Before there were nations, there was war. And for every war, there are military casualties of it. Memorial weekend is to remember what it is really about.
On the last Monday of every May, Americans remember our own fallen troops. Not just casualties of war, but of any battles and armed conflicts where our men and women in uniform have lost their lives.
Memorial Day is about honoring the dead, paying respects to the memories of those who gave all for the sake of others.
It’s an ancient tradition, this custom of honoring the fallen. It certainly predates our officially designated day. But how far back in time do the origins of our Memorial Day go? That’s a topic of historical debate. We know the records date back to the Civil War era, because there were chronicles of rural Southern cemeteries holding decorating days for loved ones to lay flowers on the tombs of the departed.
So families would gather together in remembrance and visit the gravesites of deceased troops. These events grew, turning into occasions for broader family reunions, with distant relatives traveling from far and wide to come together to break bread, to maintain connections with their living kin. In those days it wasn’t as easy as hopping on an airplane. A trip could take several days, but the commitment to come pay respects was important.
By 1865, the number of fallen soldiers from the North and South had risen to a catastrophic ~600,000 dead. This was no longer about families holding solemn picnics in graveyards. Recognizing the bloody toll of war became a national mandate.
Casualty numbers were so high that a national cemetery was created, using estate lands seized from General Robert E. Lee. Indeed, almost as a symbolic gesture, 2,111 unnamed soldiers were buried in Lee’s former rose garden at Arlington, Virginia.
A Decoration Day was established and first observed on May 30, 1868, by General John Logan, commander of the Grand Army of the Republic, a Union Civil War veterans group. As Logan put it, the ceremony was “for the purpose of strewing with flowers or otherwise decorating the graves of comrades who died in defense of their country during the late rebellion.”
What the Holiday Means
Over time this holiday became officially known as Memorial Day, and was celebrated through the States with parades and events. But the years went by and with them came more wars.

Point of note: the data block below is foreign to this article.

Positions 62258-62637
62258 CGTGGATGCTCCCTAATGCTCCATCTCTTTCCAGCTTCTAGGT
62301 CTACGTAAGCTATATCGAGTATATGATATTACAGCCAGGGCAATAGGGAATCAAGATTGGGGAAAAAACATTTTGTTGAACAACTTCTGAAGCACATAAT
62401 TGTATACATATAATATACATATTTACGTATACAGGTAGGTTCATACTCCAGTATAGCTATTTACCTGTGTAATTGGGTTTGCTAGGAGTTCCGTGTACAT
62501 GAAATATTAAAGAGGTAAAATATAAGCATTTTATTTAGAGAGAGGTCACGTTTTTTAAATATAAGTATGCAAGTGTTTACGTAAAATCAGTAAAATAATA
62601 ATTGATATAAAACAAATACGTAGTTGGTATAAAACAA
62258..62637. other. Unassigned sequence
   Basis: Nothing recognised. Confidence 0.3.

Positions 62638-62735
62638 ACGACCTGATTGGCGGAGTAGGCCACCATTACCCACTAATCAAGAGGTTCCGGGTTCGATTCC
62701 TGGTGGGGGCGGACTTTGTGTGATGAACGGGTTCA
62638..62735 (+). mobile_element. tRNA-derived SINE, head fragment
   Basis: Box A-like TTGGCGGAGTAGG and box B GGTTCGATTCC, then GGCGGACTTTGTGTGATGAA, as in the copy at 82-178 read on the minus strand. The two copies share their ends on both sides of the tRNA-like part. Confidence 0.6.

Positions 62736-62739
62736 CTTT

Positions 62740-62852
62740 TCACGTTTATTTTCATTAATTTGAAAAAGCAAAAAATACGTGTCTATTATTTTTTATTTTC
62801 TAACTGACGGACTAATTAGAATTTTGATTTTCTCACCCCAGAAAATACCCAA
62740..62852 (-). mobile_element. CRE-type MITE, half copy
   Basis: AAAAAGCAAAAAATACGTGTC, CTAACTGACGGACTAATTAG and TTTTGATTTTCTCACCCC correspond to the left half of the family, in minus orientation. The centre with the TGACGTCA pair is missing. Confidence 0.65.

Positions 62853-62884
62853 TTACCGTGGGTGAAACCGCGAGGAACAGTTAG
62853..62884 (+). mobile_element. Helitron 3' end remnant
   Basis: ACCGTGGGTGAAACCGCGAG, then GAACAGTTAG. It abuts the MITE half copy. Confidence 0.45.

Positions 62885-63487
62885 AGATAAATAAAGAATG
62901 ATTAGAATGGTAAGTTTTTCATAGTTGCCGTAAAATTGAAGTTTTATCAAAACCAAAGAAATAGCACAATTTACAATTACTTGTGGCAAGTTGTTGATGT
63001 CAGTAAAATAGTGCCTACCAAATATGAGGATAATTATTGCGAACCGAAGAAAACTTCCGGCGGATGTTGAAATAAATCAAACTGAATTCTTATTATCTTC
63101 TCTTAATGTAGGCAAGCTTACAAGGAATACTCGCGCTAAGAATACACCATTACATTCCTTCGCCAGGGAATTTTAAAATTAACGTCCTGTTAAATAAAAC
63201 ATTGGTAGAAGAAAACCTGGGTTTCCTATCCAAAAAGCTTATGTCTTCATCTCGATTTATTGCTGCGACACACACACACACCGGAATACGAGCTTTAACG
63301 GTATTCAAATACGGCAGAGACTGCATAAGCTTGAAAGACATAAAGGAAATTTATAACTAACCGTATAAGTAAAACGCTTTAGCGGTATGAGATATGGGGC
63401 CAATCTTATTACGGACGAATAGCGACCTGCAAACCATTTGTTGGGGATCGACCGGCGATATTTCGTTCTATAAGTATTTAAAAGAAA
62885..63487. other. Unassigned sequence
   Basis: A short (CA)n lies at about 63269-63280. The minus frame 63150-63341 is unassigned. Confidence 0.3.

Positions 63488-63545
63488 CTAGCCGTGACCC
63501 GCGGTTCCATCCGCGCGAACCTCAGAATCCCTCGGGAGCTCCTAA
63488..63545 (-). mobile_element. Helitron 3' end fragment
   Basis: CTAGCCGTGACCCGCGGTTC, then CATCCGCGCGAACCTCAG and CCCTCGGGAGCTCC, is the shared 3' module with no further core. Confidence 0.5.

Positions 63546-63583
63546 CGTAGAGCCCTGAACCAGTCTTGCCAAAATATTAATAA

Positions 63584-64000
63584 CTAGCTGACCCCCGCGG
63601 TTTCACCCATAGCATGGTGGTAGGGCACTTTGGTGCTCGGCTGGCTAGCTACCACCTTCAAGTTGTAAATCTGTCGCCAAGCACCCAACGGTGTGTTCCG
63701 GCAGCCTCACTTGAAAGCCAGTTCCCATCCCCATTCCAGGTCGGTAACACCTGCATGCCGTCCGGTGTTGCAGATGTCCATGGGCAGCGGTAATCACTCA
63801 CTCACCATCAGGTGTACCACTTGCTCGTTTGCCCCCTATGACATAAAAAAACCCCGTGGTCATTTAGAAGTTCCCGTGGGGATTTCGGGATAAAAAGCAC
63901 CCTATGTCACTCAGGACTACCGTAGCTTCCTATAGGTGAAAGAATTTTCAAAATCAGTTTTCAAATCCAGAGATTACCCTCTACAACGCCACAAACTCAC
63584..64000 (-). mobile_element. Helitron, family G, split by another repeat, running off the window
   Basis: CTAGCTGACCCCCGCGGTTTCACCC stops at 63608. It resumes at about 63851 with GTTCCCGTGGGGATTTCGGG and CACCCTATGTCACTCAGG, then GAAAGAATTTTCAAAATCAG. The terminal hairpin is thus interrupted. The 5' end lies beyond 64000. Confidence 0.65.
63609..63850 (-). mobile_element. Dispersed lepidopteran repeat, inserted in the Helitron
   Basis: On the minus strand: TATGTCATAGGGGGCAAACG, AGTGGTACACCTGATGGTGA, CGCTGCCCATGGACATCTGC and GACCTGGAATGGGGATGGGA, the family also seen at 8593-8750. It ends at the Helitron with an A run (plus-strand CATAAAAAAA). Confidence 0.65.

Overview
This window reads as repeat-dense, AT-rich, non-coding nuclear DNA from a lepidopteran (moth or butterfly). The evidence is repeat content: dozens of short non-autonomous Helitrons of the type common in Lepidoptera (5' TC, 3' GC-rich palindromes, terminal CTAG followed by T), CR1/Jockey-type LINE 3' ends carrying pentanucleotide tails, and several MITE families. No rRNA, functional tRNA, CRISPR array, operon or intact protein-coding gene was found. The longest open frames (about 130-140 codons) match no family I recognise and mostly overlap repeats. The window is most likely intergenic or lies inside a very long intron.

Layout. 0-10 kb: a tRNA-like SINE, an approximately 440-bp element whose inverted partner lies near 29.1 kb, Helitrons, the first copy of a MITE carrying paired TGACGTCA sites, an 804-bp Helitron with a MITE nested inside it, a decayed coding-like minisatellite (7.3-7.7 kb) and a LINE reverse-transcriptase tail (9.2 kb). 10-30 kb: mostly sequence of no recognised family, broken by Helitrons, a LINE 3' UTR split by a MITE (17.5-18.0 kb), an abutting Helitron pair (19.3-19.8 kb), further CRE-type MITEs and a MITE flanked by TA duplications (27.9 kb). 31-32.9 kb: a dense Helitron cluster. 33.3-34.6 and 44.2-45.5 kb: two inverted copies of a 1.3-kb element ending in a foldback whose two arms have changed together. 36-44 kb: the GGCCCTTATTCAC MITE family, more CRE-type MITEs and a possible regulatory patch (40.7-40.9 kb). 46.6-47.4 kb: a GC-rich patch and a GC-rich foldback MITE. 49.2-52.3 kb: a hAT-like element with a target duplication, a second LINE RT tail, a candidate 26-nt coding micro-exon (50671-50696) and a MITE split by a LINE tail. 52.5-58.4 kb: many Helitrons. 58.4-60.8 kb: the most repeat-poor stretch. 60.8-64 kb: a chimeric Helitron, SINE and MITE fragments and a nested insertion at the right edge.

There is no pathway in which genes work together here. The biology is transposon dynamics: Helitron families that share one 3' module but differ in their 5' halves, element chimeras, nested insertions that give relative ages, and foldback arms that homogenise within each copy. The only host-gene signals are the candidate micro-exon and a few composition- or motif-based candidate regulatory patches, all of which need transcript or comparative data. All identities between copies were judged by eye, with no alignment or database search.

After World War I, the holiday came to acknowledge the 116,516 casualties of that war, as well. And all too soon after, it came to recognize the sacrifices of those 418,500 killed in World War II. And then the 36,574 deaths in in the Korean War, and 58,220 who died in the Vietnam Conflict, and all the way to the thousands of lives lost–and still being lost–in continuing operations in Iraq, Afghanistan, and the overarching War of Terror.
Although the Uniform Monday Holiday Act changed Memorial Day to fall on the last Monday in May, so it would allow for a consistent three-day weekend every year for government employees, the intent remains the same. To pay tribute. That is why it is important to distinguish this day from other holidays which people get mixed up about.
Branches of Our Military
Memorial Day differs from America’s Armed Forces Day, a consolidated day of celebration for our five branches of the military. Armed Forces Day, which is also in May and falls near the end of Armed Forces Week, is also a time when the services get to show off their state-of-the-art weapons to our citizens. Remembering KIAs, POWS, and MIAs is part of Armed Forces Week, but it comes before the primary holiday of remembrance, which is Memorial Day.
Memorial Day also differs from Veterans Day on November 11th. Veterans Day is a holiday originally established as Armistice Day after WWI. Specifically dedicated to honor the service of all members of the Armed Forces. It’s a great time to thank a veteran or anyone serving on Active, Guard, or Reserve duty. Just remember the holidays are all held for different reasons. To honor vets on these occasions requires understanding the underlying purpose for each day.
Poppies on Memorial Day
Many people wear poppies on Memorial Day, a tradition started from the 1915 poem In Flanders Fields, by John McCrae. Local veterans service organizations (such as Veterans of Foreign Wars or American Legion) often help to distribute poppies on this day.
The Memorial Day Foundation suggests the following ways to commemorate the occasion:
By wearing your Memorial Day Button from the first of May until Memorial Day.
By visiting cemeteries and placing flags or flowers on the graves of our fallen heroes.
By flying the U.S. Flag at half-staff until noon. Memorial Day is a day of “National Mourning.”
By attending religious services of your choice.
By visiting memorials.
By participating in a “National Moment of Remembrance” at 3:00 PM local time, to pause and think upon the meaning of the day and for taps to be played where possible.
By renewing a pledge to aid the widows, and orphans of our fallen dead, and to aid the disabled veterans.
To do the latter, you may visit charitable websites to donate funds to the widows and orphans of veterans.